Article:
BILOXI — Derick Ross, his father and his younger brother boarded the 53-foot Mark and Dawn and set out to ply Mississippi waters for shrimp this week, just as Rosses have done since ancestors arrived here from Alabama on a schooner in 1896.
By noon, fishing in wind and choppy water around Horn Island, they had caught only about 150 pounds.
“It ain’t really looking too good so far,” Ross said. “We’re still trying to find them. The ones we got are great big ones, probably 10- to 15-count (to a pound).”
Mississippi shrimpers badly need a good season. They’ve suffered a decade of low shrimp prices driven by cheap imported seafood. They’ve faced rising fuel and other costs. Hurricane Katrina devastated their boats and infrastructure.
The BP Gulf oil disaster practically shut them down last year and made consumers leery of their catch. Now there’s an unprecedented flow of freshwater from the Mississippi River rendering the western part of state water — potentially more — unfishable.
Wednesday, June 25, was the earliest state shrimp season opener on record. Early catch reports were of 40- to 50-count shrimp, with most boats avoiding the western part of the Sound because of the freshwater.
Authorities said they likely won’t know until bigger boats return with catches over the weekend how the season is shaping up, and whether the freshwater intrusion will have a major impact. Some fear the river flow will drive shrimp too far out for many state shrimpers to catch. But recent catches in Louisiana, where seasons opened earlier, were decent in areas ahead of the freshwater incursion, lending room for optimism.
“We’ve been seeing all these little pieces of wood, sticks and other stuff, even lilly pads in the water that we don’t normally see,” Ross said. “I’m guessing that’s from the river, all the way out here near Horn. We’re trying to catch them out ahead of it.”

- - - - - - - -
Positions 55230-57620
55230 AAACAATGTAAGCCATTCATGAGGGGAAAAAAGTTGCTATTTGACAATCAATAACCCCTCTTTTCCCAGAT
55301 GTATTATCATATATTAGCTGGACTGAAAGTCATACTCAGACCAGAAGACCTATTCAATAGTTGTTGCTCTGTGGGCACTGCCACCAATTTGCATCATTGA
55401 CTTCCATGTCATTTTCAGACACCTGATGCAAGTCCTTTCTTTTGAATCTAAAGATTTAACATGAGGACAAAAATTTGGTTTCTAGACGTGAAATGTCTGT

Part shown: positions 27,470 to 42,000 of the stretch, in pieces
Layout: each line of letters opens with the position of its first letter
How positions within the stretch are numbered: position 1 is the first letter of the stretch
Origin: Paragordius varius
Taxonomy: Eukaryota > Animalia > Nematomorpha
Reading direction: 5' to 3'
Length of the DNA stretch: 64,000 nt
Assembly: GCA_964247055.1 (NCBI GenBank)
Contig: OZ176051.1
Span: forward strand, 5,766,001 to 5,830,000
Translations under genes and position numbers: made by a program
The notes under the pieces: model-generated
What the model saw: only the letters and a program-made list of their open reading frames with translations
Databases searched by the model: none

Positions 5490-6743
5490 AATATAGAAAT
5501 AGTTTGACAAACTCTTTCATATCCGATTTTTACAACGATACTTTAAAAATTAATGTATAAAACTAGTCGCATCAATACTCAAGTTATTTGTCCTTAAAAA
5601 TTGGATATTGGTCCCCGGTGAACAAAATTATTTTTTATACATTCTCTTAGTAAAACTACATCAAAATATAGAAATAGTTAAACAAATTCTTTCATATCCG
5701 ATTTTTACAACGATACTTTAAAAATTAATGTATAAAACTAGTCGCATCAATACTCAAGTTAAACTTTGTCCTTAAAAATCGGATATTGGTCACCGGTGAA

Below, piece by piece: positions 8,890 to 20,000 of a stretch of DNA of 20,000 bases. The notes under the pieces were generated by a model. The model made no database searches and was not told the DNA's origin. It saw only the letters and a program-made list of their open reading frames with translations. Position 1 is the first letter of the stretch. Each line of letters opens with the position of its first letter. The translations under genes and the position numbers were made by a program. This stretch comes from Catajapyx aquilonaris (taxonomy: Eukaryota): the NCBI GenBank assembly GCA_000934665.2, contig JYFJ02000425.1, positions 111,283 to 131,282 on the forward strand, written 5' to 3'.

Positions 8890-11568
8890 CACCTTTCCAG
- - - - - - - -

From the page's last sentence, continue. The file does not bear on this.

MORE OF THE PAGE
Joe Jewell, deputy director of fisheries with the Mississippi Department of Marine Resources, said 162 boats headed out Wednesday morning for the season opening, which was triggered by sample specimens reaching 68-per-pound count. While this marks a rebound from last year, with only about 70 boats shrimping amid the oil disaster, it’s still far below the pre-Katrina 350 to 360 boats shrimping.
“What the freshwater is going to do, what will happen, we’re still not sure yet,” Jewell said.
“Most people are quoting the (river spillway releases) from the 1970s and ’80s, and using the Gulfport ship channel as the border of where the freshwater will stop. But this will be bigger — the biggest incursion in our lifetimes, since the ’20s and ’30s, and it may not stop at the channel.”
Jewell said the freshwater flooding in the 1920s drove many South Louisiana shrimpers to Mississippi, including his grandparents.
DMR Director Bill Walker said salinity has plummeted to 4 to 5 parts per thousand as far west as Pass Christian when it should be in the low teens this time of year.
“It will push the shrimp out ahead of the freshwater,” Walker said. “Hopefully, we’ll still be pretty good on the eastern side, east of the Gulfport ship channel.”
Seafood processing plant owner Richard Gollott, processors’ representative on the Commission on Marine Resources, said wholesale, or “boat prices,” for small shrimp are about $1 a pound, up 20 cents a pound or more from last year. It’s an improvement, but still low, and imports are still driving prices down.
Domestic shrimpers did recently win a battle in Washington, with the extension this month of “antidumping” tariffs on five countries that had been flooding the U.S. market with cheap frozen shrimp. Also, millions in collected tariffs will now be released to domestic producers now that litigation over the tariffs has been resolved.
It’s tough to be a shrimper these days, Jewell said, and he doubts the local industry will ever return to its peak levels of hundreds of boats. But, hailing from a family of generations of shrimpers himself, he also doubts it will ever go away.
“A lot of it is a cultural thing,” Jewell said, “a genetic will to stand in and fight. I think it’s hard for them to give up or give in, when their parents were shrimping, their grandparents were shrimping. I don’t think it will ever go away.”
Ross agrees, it’s hard to make a living shrimping any more.
“Everything’s going up, and they’re still not paying anything at the docks,” Ross said. “A new bilge pump doesn’t cost $100 anymore. Now it’s $300. Salt is $9 a bag when it used to be $4.50. You’ve got the imports selling so cheap.”
But, Ross said, fishing is in his blood, and he and his family plan to keep at it.
“We love it. That’s why we keep doing it.”
GEOFF PENDER,The Sun Herald
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